- Date: Monday 6 November 2017
- Place: The Delaunay Brasserie
- Address: 55 Aldwych London WC2B 4BB
- Time: 8.00
Expert scandals and our guidance on avoiding them
a) The four traders convicted of LIBOR manipulation are appealing their sentences citing serious failings by the expert witness.
b) Increasing fragmentation of the expert witness market: sourcing experts from large accounting firms has been almost entirely replaced by the banking boutiques, bringing huge benefits along with some new risks;
Our advice on how to reduce the risk of expert issues:
c) Engage an advisor: Having independent oversight of the expert process in the form of an advisor is an essential resource. Banking is too complex and evolving a field to attempt to learn the issues on the fly in the midst of your other litigation work. An advisor should could cost as little as 10% of the project bill but can dramatically improve the quality of the report, help lawyers communicate on an even-footing with the expert, and overall help avoid the majority of the expert car-crashes.
d) Get the most out of your disclosure: It may be possible to identify the more obvious inconsistencies in your expert’s testimony with the information already in your possession. While both sides will have access to this material it is preferable that you recognise whether your expert has the wrong end of the stick before the other side does.
e) Billing: We advise requesting daily estimates from experts, weekly sub-billing for each project along with independent project management in order to manage its direction effectively. The savings made by this simple step may even fund the really useful work – such as advisors and disclosure support – which may have seemed out of budget at first instance.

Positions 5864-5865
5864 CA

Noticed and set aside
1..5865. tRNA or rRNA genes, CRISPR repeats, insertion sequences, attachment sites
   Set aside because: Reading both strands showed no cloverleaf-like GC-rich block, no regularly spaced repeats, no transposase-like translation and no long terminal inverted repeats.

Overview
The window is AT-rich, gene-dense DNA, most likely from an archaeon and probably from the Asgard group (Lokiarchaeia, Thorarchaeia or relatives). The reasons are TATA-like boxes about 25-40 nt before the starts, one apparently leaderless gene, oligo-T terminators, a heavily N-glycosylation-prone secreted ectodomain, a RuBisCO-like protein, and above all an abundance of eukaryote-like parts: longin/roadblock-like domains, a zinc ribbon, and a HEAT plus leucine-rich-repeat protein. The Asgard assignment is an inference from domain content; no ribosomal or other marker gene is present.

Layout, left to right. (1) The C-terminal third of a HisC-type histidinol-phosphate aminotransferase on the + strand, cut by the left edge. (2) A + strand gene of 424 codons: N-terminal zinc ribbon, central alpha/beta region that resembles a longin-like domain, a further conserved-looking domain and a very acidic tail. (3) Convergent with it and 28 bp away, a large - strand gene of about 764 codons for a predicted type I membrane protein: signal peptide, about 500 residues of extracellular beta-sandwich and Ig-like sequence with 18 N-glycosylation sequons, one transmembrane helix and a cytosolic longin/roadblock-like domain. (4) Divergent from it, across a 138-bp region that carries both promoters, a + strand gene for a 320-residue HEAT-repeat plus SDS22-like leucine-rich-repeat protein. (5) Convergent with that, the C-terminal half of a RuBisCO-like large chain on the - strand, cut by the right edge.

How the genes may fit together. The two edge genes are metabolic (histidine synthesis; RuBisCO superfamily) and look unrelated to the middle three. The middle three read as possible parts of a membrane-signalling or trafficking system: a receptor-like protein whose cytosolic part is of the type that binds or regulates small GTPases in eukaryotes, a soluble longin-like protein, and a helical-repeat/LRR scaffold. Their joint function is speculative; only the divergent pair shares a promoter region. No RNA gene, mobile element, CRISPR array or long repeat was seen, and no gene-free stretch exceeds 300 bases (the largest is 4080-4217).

f) We will discuss expert related issues in greater depth at a breakfast seminar on this issue later this month (Wednesday 20 September, 10 places). For more information on the event and to sign up please click here:
The expert in question (at the time an owner and director of expert witness boutique Turing Experts Ltd, according to Bloomberg) is faced with three complaints against his testimony. The first complaint is that he took full credit for a report on LIBOR while failing to disclose material contributions from other sources. The second complaint centres on his communications (text messages) made while on the stand. The final element of the accusations relate to the content of those communications, where he is said to admit being out of his depth, commenting that next time Turing should engage ‘a stir specialist’. The overall impression made is that he did not consider himself an expert on the matters at all.
These allegations of expert misconduct along with other similar examples makes recommending expert firms to clients a loaded step. The boutique banking expert firms which arose post-crisis (such as ours) provide a valuable and previously unavailable service in delivering the court current banking experts, typically with hands-on experience, for a specified and even niche sub-sector of banking. However, in turning to these new firms for expert witnesses lawyers leave behind the comforting reputation of the big accounting firms, to face a new breed of expert.
THE DEVELOPMENT OF THE EXPERT SPACE
As recently as 10 years ago law firms solely contracted major accounting firms for expert work. It was not uncommon for a near-retirement partner of the banking practice to provide professional expert services despite never having worked in banking. His or her experience working with major banking clients was at the time deemed sufficient for them to be considered an expert in banking.
The banking crisis and the subsequent proliferation of banking talent outside of the big institutions changed the expert arena. Individuals with no banking experience were becoming easily exposed in court, faced with the rigour and detail of a report provided by a seasoned banking practitioner. The accounting partner type of expert typically did not have the hands-on experience of the banker. Errors or contradictions in the former’s report were highlighted with ease by the other side.
While the shift towards real expertise has provided tangible benefits for clients and the court, the major accounting firms had some merits in their services. For example the alleged problematic performance of the expert in the LIBOR case would be hard to imagine from a partner of the big four.